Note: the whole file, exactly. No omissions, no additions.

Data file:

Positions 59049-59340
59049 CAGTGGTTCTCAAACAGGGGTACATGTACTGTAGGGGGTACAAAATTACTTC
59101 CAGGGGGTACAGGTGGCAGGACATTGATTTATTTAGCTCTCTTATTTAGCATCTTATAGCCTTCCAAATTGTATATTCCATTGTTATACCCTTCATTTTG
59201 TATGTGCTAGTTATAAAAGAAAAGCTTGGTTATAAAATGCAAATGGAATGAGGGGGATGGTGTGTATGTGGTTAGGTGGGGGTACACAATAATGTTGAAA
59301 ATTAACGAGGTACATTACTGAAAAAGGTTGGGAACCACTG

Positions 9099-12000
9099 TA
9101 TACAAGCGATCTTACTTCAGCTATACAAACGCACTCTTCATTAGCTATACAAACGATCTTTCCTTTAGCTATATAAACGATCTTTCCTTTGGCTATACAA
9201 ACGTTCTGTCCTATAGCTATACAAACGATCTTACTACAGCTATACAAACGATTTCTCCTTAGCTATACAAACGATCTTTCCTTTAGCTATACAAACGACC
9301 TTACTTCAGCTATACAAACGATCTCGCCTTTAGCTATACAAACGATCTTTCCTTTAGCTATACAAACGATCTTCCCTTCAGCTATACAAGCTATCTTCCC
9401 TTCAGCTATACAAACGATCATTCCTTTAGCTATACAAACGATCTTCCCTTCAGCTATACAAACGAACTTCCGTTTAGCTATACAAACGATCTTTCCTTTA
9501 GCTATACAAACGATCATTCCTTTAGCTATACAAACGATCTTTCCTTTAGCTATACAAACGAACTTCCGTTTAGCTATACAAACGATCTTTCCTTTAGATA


Positions 59049-59340
59049 CAGTGGTTCTCAAACAGGGGTACATGTACTGTAGGGGGTACAAAATTACTTC
59101 CAGGGGGTACAGGTGGCAGGACATTGATTTATTTAGCTCTCTTATTTAGCATCTTATAGCCTTCCAAATTGTATATTCCATTGTTATACCCTTCATTTTG
59201 TATGTGCTAGTTATAAAAGAAAAGCTTGGTTATAAAATGCAAATGGAATGAGGGGGATGGTGTGTATGTGGTTAGGTGGGGGTACACAATAATGTTGAAA
59301 ATTAACGAGGTACATTACTGAAAAAGGTTGGGAACCACTG

Positions 9099-12000
9099 TA
9101 TACAAGCGATCTTACTTCAGCTATACAAACGCACTCTTCATTAGCTATACAAACGATCTTTCCTTTAGCTATATAAACGATCTTTCCTTTGGCTATACAA
9201 ACGTTCTGTCCTATAGCTATACAAACGATCTTACTACAGCTATACAAACGATTTCTCCTTAGCTATACAAACGATCTTTCCTTTAGCTATACAAACGACC
9301 TTACTTCAGCTATACAAACGATCTCGCCTTTAGCTATACAAACGATCTTTCCTTTAGCTATACAAACGATCTTCCCTTCAGCTATACAAGCTATCTTCCC
9401 TTCAGCTATACAAACGATCATTCCTTTAGCTATACAAACGATCTTCCCTTCAGCTATACAAACGAACTTCCGTTTAGCTATACAAACGATCTTTCCTTTA
9501 GCTATACAAACGATCATTCCTTTAGCTATACAAACGATCTTTCCTTTAGCTATACAAACGAACTTCCGTTTAGCTATACAAACGATCTTTCCTTTAGATA